The Sweet Side of Beer: Lactose Beers

Lactose , also known as milk beer, has gained popularity in recent years among beer enthusiasts. This unique style of beer incorporates lactose, a sugar derived from milk, to create a sweeter flavor profile and a creamy mouthfeel. While lactose is not fermentable, meaning it does not convert to during the process like other sugars, it remains in the finished beer, adding a distinct sweetness.

The use of lactose in beer is most commonly associated with stouts, where its natural sweetness complements the and chocolate notes. The addition of lactose can enhance the richness and depth of flavor in these dark, robust beers. However, in recent times, lactose has found its way into other beer styles as well, including Juicy/Hazy IPAs. In these styles, lactose can contribute to a fruit or milkshake-like quality, creating a unique and indulgent drinking experience.

For those with lactose intolerance, it is important to be aware of beers brewed with lactose. While most sugars are converted to alcohol during the brewing process, lactose remains intact. As a result, lactose beer can cause discomfort and digestive issues for individuals who are lactose intolerant. It is advisable to avoid these beers if you have lactose intolerance or any sensitivity to dairy products.

Determining the exact amount of lactose in a beer can be challenging. Typically, lactose makes up around 3% to 5% of the beer's composition, with an average of 3%. Brewers may vary the amount of lactose used depending on the desired sweetness and mouthfeel. It is important to note that lactose content may not always be explicitly stated on the beer label, so it is best to consult with the brewer or brewery if you have specific concerns or dietary restrictions.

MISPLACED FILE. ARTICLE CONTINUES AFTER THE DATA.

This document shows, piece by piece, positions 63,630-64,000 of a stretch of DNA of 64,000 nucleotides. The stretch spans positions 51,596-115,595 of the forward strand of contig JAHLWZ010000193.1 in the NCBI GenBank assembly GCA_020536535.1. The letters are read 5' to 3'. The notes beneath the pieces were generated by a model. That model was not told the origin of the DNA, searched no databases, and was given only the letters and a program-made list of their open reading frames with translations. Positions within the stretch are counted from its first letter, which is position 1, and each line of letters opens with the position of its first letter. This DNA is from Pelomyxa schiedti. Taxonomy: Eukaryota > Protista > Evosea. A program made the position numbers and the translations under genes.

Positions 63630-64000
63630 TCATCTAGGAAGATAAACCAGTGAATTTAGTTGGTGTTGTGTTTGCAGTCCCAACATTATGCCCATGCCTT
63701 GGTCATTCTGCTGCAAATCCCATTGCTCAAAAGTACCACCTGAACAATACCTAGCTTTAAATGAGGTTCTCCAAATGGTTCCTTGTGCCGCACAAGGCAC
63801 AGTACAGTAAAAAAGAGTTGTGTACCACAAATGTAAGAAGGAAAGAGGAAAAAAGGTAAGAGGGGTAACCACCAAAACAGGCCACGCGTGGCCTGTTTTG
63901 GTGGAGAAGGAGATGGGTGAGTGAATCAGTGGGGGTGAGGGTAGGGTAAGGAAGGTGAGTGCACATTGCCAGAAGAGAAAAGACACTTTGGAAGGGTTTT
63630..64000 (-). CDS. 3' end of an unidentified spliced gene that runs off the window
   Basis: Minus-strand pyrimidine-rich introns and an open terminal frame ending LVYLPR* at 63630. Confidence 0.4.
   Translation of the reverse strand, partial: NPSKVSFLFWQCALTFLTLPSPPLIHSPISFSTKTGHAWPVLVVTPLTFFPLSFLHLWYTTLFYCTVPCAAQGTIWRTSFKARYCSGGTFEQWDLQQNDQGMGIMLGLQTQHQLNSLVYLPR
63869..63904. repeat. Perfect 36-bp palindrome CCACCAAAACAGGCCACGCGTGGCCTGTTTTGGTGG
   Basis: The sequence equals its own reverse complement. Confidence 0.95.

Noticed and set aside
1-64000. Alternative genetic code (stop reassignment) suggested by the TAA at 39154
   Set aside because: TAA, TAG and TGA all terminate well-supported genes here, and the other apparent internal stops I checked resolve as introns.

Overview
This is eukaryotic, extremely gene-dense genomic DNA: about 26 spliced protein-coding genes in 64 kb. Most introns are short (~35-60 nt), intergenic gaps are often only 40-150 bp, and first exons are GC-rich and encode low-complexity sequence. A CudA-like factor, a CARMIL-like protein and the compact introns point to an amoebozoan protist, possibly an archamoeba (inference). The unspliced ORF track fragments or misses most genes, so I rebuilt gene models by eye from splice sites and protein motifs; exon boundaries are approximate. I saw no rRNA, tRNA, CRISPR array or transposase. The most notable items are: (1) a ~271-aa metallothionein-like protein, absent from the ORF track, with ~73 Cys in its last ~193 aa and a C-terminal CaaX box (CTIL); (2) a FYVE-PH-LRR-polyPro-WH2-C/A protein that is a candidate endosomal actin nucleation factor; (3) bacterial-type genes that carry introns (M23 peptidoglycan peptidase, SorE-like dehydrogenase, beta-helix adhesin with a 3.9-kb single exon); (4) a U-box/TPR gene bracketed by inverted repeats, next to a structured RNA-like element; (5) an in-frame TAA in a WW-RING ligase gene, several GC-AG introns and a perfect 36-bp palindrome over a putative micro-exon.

Lactose beer offers a unique and indulgent drinking experience for those who enjoy sweeter, creamier flavors in their brews. However, individuals with lactose intolerance should exercise caution when consuming these beers, as they may cause digestive discomfort. It is always advisable to check with the brewer or brewery for information on lactose content if you have specific dietary needs or concerns.

lactose beer 1694526679

How Is Lactose Beer Made?

Lactose beer, also known as milk or sweet stout, is made by incorporating lactose, a type of sugar derived from milk, into the beer-making process. The addition of lactose provides unique characteristics to the beer, including added sweetness and a creamy mouthfeel.

Here is a detailed explanation of how lactose beer is made:

1. Brewing Process: The beer-making process begins with the brewing of the base beer. This involves mashing malted barley with hot to extract sugars, which will later be fermented by . The specific recipe for the base beer may vary depending on the desired flavor and style.

2. Lactose Addition: After the base beer has been brewed and cooled, lactose is added to the beer. Lactose is a non-fermentable sugar, which means that it will not be converted into alcohol during fermentation. This distinguishes lactose beer from other types of beer, where most sugars are converted into alcohol.